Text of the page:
Is this heaven? No, it's Sea Isle City, where meter maid Regina Schottmuller is an angel in disguise, trying so hard to avoid handing out parking tickets.

Posted: July 13, 2006

SEA ISLE CITY, N.J. — Meter maid Regina Schottmuller, badge 1246, hovers over the expired meter of a car parked a block from the beach in the center of town. She's got her pad ready. She starts writing.

But wait, all you hapless shoobies. It's not what you think. She is not writing a ticket. She is not about to ruin your day. Can it be? She's writing a . . . warning.

A warning?

She's cutting some schlub a break while he snoozes at the beach?

In Jersey?

It is not a dream. This is Sea Isle, a beacon of hope in the summer meter madness that overtakes Jersey Shore towns, where enforcement officers are notoriously cutthroat, derided as rent-a-cops, pens at the ready, where towns always get the last laugh with high fines and the ability to suspend your license if you ignore just one parking ticket (Oh, Wildwood, how you triumphed in the end.)

But then, there is Sea Isle. And there is Regina Schottmuller, quite possibly the nicest meter maid in Jersey, maybe even the ONLY nice meter maid in Jersey.

"We don't like to give tickets," says Schottmuller, 49, who last year was a celebrated beach-tag checker at 40th Street in Sea Isle. "We're not about tickets."

Schottmuller is seeking to understand your transgressions, figure out what led you to let your meter expire, and trying NOT to give you a ticket. Really.

"Thank you, parking meter lady!" says Mary Trubin, 78, after being requested to move her car from its wrong-way-on-a-one-way-street parking spot and not issued any kind of ticket. "I'll never do it again. I should be spanked!"

Sea Isle Police Sgt. Dennis Felsing says his is the only Jersey Shore department to routinely issue warnings, a claim independently verified by a decade of intense research into the subject, covering towns from Margate to Cape May, and transgressions ranging from expired meters and parked over the allotted time, to too close to the curb or facing the wrong direction. And never, once, a warning.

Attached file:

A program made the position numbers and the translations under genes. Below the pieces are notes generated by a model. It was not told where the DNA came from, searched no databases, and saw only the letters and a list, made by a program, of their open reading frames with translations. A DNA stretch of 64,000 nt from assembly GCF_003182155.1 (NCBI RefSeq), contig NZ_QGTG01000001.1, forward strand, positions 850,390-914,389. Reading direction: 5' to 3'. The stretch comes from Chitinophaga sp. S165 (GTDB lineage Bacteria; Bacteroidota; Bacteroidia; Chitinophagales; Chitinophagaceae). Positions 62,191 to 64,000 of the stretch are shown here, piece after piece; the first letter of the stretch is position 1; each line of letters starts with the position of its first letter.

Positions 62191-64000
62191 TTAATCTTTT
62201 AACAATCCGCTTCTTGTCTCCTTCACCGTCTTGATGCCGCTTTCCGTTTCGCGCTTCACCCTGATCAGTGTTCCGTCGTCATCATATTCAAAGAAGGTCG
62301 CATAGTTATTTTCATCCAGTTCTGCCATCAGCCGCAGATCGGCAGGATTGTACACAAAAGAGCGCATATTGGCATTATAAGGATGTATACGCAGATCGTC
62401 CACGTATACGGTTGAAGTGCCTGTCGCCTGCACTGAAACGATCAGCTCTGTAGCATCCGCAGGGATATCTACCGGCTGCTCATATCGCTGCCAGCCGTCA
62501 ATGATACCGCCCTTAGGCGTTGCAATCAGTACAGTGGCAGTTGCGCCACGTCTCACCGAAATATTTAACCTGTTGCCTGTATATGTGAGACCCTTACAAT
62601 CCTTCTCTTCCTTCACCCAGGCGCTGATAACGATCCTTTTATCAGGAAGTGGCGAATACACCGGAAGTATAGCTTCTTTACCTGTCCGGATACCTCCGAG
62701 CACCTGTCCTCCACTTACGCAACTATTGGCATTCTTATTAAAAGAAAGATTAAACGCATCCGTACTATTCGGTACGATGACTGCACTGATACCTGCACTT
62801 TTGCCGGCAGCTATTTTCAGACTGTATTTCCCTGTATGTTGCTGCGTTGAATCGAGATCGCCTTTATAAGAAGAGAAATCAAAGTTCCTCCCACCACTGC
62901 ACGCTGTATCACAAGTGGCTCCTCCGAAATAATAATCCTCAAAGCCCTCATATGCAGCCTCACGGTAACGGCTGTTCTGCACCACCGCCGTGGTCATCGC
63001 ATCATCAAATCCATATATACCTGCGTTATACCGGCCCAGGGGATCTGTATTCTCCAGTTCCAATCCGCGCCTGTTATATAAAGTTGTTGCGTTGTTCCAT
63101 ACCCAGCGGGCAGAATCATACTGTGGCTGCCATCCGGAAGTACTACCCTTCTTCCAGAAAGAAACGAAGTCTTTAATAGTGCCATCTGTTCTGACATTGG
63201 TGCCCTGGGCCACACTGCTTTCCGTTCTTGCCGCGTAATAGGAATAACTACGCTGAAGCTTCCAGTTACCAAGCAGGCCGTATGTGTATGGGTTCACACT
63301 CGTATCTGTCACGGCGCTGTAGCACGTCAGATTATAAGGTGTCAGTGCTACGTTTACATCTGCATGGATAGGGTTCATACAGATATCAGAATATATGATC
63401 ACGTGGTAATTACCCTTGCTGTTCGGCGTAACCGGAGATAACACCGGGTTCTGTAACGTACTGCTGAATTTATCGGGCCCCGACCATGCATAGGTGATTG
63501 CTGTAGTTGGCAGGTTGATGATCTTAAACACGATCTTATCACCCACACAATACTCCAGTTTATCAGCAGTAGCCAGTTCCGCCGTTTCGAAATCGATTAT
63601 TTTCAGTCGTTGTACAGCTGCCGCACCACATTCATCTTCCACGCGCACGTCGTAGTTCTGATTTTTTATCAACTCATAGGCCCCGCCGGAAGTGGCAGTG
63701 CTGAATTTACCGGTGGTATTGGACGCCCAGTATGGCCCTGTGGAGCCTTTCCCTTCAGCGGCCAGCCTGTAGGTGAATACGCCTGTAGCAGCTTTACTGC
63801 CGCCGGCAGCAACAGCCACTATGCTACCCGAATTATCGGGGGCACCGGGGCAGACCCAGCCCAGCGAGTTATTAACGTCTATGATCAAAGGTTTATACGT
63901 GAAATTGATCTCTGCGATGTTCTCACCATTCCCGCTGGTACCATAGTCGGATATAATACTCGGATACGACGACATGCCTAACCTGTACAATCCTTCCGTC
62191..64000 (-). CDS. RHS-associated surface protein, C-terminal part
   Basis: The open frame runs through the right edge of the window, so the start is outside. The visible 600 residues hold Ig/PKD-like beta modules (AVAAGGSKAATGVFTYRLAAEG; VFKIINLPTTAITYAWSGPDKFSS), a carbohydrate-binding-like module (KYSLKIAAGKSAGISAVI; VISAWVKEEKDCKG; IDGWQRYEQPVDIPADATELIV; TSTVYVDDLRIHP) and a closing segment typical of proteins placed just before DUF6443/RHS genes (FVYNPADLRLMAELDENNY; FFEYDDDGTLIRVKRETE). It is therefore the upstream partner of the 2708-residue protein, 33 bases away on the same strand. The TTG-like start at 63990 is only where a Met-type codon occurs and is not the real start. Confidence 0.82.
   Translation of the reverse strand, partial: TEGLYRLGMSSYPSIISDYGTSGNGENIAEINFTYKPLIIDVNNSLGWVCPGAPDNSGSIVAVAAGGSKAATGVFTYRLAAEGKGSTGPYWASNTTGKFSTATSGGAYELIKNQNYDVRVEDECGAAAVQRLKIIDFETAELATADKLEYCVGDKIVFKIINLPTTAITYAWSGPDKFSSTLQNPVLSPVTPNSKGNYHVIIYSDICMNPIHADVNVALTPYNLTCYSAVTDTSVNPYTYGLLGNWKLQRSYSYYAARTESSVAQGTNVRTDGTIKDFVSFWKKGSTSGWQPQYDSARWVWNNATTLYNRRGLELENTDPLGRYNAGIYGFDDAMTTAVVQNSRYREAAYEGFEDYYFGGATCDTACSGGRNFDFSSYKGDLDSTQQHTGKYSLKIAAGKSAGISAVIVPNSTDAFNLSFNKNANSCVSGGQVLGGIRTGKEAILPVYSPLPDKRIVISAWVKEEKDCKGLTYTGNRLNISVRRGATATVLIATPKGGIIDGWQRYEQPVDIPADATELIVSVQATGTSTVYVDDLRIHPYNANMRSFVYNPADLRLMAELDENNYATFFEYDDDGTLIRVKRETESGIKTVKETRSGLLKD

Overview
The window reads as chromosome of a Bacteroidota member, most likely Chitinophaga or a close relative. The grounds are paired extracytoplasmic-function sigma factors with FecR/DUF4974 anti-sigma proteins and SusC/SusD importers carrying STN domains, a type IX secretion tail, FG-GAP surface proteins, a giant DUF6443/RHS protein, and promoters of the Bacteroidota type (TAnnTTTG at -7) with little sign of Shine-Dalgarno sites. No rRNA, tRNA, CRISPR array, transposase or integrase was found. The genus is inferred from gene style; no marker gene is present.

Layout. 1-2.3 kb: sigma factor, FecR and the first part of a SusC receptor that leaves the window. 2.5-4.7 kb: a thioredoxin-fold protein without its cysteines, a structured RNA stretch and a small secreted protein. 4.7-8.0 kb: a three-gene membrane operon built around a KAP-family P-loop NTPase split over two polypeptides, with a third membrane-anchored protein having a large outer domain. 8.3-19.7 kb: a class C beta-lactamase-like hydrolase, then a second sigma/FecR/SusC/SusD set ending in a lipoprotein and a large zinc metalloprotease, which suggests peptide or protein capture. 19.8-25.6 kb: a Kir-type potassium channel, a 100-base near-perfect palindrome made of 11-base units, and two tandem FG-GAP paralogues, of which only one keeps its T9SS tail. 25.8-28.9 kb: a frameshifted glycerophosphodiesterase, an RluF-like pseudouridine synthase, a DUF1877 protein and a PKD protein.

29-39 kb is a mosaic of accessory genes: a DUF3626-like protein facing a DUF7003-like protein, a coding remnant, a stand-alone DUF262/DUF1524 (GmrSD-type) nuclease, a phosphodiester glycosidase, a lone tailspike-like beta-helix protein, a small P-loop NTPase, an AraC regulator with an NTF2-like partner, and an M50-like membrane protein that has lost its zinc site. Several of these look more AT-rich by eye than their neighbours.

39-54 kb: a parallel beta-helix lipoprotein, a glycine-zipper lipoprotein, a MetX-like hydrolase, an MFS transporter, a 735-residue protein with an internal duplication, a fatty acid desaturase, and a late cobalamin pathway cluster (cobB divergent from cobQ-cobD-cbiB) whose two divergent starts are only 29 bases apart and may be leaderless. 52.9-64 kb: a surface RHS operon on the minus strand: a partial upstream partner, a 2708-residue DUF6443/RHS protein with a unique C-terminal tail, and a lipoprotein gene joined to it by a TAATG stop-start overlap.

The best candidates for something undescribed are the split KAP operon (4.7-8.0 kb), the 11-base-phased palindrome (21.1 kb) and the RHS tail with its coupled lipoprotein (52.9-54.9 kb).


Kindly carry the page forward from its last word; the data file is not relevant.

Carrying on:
Until Sea Isle.

In Sea Isle, the policy is to give a 15-minute grace period at the meters, unheard of at the Shore. ("There are signs, if you want a warning," a dispatcher in Margate said.) They issue a pleasant thing called a warning, stuck under your wiper to scare you a bit, but clearly marked as NOT A TICKET.

They don't carry chalk to time your car at the one-hour spots with no meters (unlike in towns such as Margate, where the frequently chalked have become adept at moving their cars up just a quarter-turn to put the tire mark out of sight).

In Sea Isle, they don't even hang around for the 15-minute grace period to expire. This week, speed-walking through her rounds, Schottmuller threw down a few warnings around John F. Kennedy Boulevard and Landis Avenue and was in a completely different part of town 15 minutes later.

Maybe, in an hour or two, she says, she'll check again. But then again, she might be too busy knocking on doors trying to find the people who have parked in the wrong direction on the street and asking them, politely, to move their cars.

"Thank you so much," says Schottmuller, after Trubin explained that she moved the car out of the sun while her husband was getting a haircut and ended up facing the wrong way. "I tell you, how can you be mean to people? That's what makes them never want to come back."

Or she might be allowing Pattie Ireland at the marina to run out and feed her customers' meters if their boat trip is running late.

On Landis Avenue, Schottmuller is feeling bad that Diane Bennett and Lisa Summers put in two extra quarters in a one-hour meter that takes only 50 cents for the hour.

"If I had 50 cents, I'd put it in for you," Schottmuller says. Instead, she recommends a lunch spot that will get them back in an hour. Give or take.

Schottmuller and her boss, Felsing, say Sea Isle's policy is designed to keep people feeling good about the place they choose to go to the beach and is worth any lost revenue. (Are you listening, towns that add $12 court costs on top of $22 late fees?)

Schottmuller has gone through about 50 tickets since the season began May 15, a little more than an average of one during an eight-hour shift (while writing at least a couple dozen warnings). That's not meeting anybody's idea of a revenue quota.

"That's just the policy," Felsing says. "It's a courtesy thing. We want these people to keep coming back."

Even a guy named El Cid, one of three guys riding Harleys who were parked illegally in just two spots on Tuesday, was impressed that Schottmuller cut them a break (they were getting ready to take off, anyway). "She could have ticketed us, technically speaking," said Cid, who would not identify himself beyond his nickname. "I've never been anywhere in all my travels where you got a warning."

Phil Muller, son of a former Sea Isle police chief, whose XTerra was parked too far from the curb the other day, but close enough for Schottmuller, summed it up this way: "We don't want to penalize you for coming to visit us."

Maybe paying for a beach tag is penalty enough. Although in Sea Isle, they are not required on Wednesdays.

Contact staff writer Amy S. Rosenberg at 609-823-0453 or

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